Some of the most popular applications used by shoppers in November and December had red flags.
The 2020 holiday shopping season unsurprisingly broke prior m-commerce records, but many of the retail apps most commonly used displayed mobile commerce security red flags.
Many of the top Android retail applications showed some serious security concerns in a recent analysis.
According to a recent HelpNetSecurity on a September 2020 analysis, the majority of the leading 50 Android retail apps had failed to apply adequate core hardening and runtime application self-protection (RASP) techniques. Those measures are meant to protect the app against copying, tampering and faked distribution by third parties. Failing to use those techniques also opens an app to exploits from competitors willing to initiate denial or technical denial of service attacks, making it difficult for shoppers to be able to access and use the application. This vulnerability also makes it possible for rivals to form competitive third-party aggregators that chip away at a brand, harming revenue.
Virtually every app considered in the analysis failed to meet the minimum app hardening technique levels. This included code hardening methods such as name obfuscation. Name obfuscation is a technique that disguises identifiers within the app’s code to stop a hacker from being able to analyze the source code and reverse engineer it. Even basic encryption techniques such as asset/resource, string, and class encryption were inadequate. They are what prevents hackers from obtaining access to sensitive assets and information, or the app’s internal logic.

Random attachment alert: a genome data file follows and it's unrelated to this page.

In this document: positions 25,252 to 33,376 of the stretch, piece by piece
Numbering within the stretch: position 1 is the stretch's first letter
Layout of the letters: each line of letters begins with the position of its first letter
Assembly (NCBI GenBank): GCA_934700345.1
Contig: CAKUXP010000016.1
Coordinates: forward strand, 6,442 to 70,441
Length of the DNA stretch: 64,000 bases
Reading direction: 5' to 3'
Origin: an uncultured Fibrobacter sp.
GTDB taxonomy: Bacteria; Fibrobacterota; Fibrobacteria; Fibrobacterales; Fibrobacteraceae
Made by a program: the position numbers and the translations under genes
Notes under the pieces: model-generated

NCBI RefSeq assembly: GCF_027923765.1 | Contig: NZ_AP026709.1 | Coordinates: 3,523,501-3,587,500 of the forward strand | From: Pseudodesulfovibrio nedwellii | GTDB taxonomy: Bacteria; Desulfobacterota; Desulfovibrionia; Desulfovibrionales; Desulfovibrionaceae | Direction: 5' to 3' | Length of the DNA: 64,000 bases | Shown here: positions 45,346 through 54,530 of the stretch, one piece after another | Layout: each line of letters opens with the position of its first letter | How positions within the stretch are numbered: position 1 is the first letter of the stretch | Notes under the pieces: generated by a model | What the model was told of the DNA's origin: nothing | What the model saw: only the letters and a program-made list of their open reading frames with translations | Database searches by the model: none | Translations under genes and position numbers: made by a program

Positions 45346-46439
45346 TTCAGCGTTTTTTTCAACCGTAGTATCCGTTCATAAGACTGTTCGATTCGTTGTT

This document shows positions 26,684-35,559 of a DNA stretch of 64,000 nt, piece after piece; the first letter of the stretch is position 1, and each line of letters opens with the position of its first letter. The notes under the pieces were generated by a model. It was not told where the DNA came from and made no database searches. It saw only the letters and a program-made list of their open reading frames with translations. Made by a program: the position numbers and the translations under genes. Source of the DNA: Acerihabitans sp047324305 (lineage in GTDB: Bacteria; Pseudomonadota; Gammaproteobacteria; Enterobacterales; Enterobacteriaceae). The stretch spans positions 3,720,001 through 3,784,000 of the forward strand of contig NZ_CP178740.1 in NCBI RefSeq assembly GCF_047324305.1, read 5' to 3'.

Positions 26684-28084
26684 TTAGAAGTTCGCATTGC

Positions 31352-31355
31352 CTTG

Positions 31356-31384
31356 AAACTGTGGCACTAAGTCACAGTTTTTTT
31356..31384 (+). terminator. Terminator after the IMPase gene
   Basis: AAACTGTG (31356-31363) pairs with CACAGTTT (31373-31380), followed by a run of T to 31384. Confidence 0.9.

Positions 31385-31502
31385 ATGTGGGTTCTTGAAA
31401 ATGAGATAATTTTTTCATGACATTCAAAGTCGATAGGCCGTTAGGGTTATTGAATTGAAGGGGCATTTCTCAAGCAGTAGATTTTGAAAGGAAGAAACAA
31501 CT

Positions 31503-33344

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Almost one in four apps were labeled as entirely unprotected in these mobile commerce security categories.
By operating without enough protection, retail shopping apps could be altered, or could even be replicated and recreated as “fake apps”. These fake retail applications are particularly harmful as they can collect users’ personally identifiable information (PII), including their names, addresses and other contact information, but also financial information such as credit card numbers.
As the pandemic continues to maintain a surge in smartphone-based shopping, it is exceptionally important for consumers to be aware of mobile commerce security risks. At the very least, they should be watchful for signs of fake apps or legitimate applications that aren’t functioning in a trustworthy way, as the analysis suggests many retailers have not yet taken the necessary steps to provide that protection.